Acquiring comparable soil data over decades is a complex task because many factors between sample collection and analysis can influence the results. For that reason, there are detailed rules for this entire process, which falls within Agroscope's responsibility. To ensure that samples from all measuring periods are taken in the same area, every one of the 100 sample plots are 10 × 10 metres in size and are located with buried magnets and GPS data. Five mixed samples are taken from every 25 cores in the sample plots, and one is immediately deep frozen. This way, highly volatile pollutants can also be analysed. In the laboratory, foreign material is removed from the soil, which is then dried, ground and strained until it is ready to be measured for pollutants and other properties. Influential factors such as humidity, weather, agricultural crop and anomalies are noted when the sample is taken and are considered when the results are interpreted.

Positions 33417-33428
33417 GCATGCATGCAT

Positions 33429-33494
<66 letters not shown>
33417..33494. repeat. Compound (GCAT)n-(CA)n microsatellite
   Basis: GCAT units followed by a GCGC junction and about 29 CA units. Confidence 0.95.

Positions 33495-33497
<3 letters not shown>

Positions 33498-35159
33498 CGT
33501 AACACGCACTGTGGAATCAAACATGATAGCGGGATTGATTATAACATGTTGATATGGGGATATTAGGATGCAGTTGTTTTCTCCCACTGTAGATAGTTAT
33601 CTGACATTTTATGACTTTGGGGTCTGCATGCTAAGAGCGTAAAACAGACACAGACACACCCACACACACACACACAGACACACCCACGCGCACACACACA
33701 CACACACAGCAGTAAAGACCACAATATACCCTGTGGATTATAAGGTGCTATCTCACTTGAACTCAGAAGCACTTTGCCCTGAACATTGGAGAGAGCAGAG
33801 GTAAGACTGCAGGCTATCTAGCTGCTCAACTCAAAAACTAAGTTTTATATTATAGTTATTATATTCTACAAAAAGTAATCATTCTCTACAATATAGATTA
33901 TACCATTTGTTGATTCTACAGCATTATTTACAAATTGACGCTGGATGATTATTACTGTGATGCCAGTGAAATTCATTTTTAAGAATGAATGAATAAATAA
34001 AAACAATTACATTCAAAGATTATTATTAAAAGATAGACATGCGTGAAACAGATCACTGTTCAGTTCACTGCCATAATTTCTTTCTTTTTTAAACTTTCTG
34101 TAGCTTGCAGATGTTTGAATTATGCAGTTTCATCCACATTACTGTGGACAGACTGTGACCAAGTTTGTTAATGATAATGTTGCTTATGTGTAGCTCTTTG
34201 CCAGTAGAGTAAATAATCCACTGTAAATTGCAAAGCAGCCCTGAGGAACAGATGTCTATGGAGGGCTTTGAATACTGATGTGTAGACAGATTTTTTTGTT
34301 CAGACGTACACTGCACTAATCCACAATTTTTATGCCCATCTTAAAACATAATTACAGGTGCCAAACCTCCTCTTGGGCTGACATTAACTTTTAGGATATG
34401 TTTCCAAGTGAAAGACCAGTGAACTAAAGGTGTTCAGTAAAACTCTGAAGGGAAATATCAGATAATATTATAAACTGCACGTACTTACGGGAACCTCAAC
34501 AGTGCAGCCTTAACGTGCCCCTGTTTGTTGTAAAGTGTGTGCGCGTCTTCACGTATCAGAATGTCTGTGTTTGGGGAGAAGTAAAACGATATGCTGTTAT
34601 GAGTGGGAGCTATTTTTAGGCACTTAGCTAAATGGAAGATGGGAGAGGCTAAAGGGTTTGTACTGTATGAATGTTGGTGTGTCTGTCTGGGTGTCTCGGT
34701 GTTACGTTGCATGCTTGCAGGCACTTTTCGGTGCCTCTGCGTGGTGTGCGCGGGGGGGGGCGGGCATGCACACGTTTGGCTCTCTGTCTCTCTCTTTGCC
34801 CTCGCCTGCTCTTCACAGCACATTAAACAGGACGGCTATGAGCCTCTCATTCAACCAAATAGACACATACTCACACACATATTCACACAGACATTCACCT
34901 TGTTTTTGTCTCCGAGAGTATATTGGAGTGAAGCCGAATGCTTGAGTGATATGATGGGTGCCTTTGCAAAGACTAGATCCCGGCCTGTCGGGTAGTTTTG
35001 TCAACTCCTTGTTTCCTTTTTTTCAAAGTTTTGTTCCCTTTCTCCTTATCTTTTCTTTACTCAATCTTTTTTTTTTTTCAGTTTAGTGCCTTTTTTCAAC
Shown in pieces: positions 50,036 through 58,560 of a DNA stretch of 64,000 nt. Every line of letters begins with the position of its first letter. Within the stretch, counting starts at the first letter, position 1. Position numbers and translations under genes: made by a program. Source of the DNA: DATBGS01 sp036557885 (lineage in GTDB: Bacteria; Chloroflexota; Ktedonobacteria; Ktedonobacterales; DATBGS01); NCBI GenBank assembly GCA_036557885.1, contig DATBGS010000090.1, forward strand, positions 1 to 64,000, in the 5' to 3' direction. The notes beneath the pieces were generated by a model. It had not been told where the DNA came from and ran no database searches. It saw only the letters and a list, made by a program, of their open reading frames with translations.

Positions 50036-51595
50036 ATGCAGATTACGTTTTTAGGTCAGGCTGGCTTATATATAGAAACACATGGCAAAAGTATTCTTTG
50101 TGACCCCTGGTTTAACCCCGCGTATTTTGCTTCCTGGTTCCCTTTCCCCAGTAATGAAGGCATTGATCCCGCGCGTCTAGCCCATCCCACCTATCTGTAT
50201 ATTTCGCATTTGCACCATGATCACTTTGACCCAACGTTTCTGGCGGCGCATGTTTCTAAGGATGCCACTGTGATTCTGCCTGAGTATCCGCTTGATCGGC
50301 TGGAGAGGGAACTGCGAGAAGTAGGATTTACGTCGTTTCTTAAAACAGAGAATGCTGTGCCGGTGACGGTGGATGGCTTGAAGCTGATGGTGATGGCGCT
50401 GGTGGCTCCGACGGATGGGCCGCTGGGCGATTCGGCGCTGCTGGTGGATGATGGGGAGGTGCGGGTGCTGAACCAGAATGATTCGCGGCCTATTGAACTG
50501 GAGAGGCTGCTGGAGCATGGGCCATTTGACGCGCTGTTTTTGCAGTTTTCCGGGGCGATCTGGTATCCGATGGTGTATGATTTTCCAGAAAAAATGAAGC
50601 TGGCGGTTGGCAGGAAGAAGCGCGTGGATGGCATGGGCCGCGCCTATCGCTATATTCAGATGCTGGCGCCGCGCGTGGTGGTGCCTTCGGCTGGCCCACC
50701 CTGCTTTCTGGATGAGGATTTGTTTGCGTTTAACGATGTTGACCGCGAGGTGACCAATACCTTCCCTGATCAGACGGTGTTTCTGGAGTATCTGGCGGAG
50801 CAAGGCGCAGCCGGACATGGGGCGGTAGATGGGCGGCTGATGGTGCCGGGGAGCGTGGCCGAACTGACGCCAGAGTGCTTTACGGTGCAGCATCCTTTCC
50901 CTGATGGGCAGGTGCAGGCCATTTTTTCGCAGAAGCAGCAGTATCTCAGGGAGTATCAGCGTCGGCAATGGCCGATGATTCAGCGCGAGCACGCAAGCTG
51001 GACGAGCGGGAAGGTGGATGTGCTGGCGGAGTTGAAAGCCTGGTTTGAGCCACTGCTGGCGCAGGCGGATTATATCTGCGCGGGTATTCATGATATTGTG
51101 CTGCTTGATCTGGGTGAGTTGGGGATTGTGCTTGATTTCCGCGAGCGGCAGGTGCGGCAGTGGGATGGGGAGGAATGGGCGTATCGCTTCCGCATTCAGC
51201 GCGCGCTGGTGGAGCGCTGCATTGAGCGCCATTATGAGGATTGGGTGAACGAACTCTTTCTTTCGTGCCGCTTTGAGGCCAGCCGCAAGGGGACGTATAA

Further information

Last modification 11.02.2015